While the prices of red meat continued to rise in some governorates, the campaign to boycott meat started to bear fruit in other governorates which saw a drop in meat sales.
In Beheira, the price of one kilo of beef reached LE50. “I haven’t been buying meat for a while because I can’t afford it,” said Mohamed Fathi, a resident in Beheira. “The price of beef has climbed from LE32 a kilo to LE50.”
Esam Habiba, an agricultural engineer, also a resident in Beheira, said he hasn’t bought meat since prices went up because he considers his children’s private tutoring and health care to be a priority.
Ahmed Mohamed el-Sayyed, a cattle trader, said the drop in sales has squeezed profits. “People are right in refusing to buy because prices are too high, despite the drop in feed prices,” he said, adding that “the reason behind this increase is the decrease in the supply of live cattle.”
In North Sinai, the prices of mutton and goat meat–both widely eaten there–increased to LE50-55. “We had to boycott meat because its price doesn’t suit our purses,” said Um Ahmed, a North Sinai resident.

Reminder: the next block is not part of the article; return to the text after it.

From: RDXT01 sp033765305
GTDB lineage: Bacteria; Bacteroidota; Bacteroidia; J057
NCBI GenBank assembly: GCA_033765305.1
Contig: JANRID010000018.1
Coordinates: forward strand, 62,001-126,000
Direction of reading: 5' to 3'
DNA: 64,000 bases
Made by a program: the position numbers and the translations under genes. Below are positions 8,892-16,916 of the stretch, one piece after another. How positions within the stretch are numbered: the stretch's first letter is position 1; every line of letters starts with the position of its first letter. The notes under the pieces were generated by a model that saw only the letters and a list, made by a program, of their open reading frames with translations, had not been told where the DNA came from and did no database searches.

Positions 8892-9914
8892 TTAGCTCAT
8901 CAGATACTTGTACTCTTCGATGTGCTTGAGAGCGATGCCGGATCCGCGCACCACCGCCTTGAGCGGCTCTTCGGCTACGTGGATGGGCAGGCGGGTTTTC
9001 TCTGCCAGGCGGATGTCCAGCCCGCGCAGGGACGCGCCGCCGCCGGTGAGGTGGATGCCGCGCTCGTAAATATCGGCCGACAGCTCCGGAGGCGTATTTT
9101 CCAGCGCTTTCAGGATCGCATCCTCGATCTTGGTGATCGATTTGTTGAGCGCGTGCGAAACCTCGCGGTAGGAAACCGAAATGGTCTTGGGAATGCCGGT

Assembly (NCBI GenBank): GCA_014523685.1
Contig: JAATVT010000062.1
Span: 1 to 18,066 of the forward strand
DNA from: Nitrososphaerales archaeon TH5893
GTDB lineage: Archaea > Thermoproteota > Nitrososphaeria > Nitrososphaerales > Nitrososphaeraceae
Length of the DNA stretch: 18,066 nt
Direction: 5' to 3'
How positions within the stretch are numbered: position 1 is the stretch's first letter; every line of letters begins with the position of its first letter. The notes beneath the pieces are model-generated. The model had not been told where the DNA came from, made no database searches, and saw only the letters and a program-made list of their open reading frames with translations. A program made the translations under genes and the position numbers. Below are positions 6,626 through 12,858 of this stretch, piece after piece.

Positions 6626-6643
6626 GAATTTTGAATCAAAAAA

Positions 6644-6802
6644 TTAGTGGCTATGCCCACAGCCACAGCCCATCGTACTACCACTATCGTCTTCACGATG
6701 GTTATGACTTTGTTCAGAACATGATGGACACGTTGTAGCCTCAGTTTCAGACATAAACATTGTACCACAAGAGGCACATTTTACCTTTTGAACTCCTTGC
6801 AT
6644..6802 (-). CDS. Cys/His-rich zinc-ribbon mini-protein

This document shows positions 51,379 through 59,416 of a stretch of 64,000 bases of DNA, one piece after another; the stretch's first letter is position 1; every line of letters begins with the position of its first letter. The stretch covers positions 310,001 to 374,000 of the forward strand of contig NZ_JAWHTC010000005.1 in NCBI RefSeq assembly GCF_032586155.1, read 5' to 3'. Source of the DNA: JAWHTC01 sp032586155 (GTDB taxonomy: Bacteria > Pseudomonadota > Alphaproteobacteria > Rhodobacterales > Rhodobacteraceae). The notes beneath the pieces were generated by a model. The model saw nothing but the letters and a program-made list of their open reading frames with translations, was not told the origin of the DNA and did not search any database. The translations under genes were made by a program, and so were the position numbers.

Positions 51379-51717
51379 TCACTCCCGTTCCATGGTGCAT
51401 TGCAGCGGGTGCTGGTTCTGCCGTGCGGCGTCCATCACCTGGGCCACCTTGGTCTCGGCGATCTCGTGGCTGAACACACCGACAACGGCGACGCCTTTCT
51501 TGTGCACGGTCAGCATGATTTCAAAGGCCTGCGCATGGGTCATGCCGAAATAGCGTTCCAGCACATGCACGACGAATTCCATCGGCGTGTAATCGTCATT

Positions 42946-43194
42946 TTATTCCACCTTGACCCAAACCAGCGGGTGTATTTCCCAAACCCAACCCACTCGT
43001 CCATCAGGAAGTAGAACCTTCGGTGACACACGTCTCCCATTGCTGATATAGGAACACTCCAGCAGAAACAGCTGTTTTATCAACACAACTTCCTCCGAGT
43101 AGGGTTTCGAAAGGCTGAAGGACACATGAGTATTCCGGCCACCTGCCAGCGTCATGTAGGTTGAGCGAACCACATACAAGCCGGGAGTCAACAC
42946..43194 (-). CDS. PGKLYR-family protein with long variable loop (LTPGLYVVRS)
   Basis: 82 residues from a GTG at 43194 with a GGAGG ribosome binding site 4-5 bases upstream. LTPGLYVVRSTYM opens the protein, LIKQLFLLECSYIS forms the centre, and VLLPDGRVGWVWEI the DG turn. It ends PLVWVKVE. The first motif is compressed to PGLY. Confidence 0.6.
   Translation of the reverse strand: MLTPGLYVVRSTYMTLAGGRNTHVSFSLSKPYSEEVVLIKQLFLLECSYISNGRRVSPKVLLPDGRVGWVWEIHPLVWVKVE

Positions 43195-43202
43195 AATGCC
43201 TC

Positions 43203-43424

Mahmoud Zahran, a butcher, said, “We can’t bring in the cattle because the government is afraid we will smuggle them into Gaza,” and that this was why the prices of goat meat went up.
In Port Said, the meat boycott campaign led one butcher to reduce the price of one kilo of beef from LE55 to LE45.
The Consumer Protection Agency in Port Fouad launched a campaign to boycott butchers and to buy meat en masse from outlets run by the governorate which sell a kilo of beef at LE45.
Military meat outlets are selling a kilo of minced beef at LE21 and a kilo of veal at LE28. There was considerable overcrowding at these outlets.
In Alexandria, butchers said they are not happy about the boycott and said the drop in demand has forced them to cut the number of calves slaughtered.
Translated from the Arabic Edition.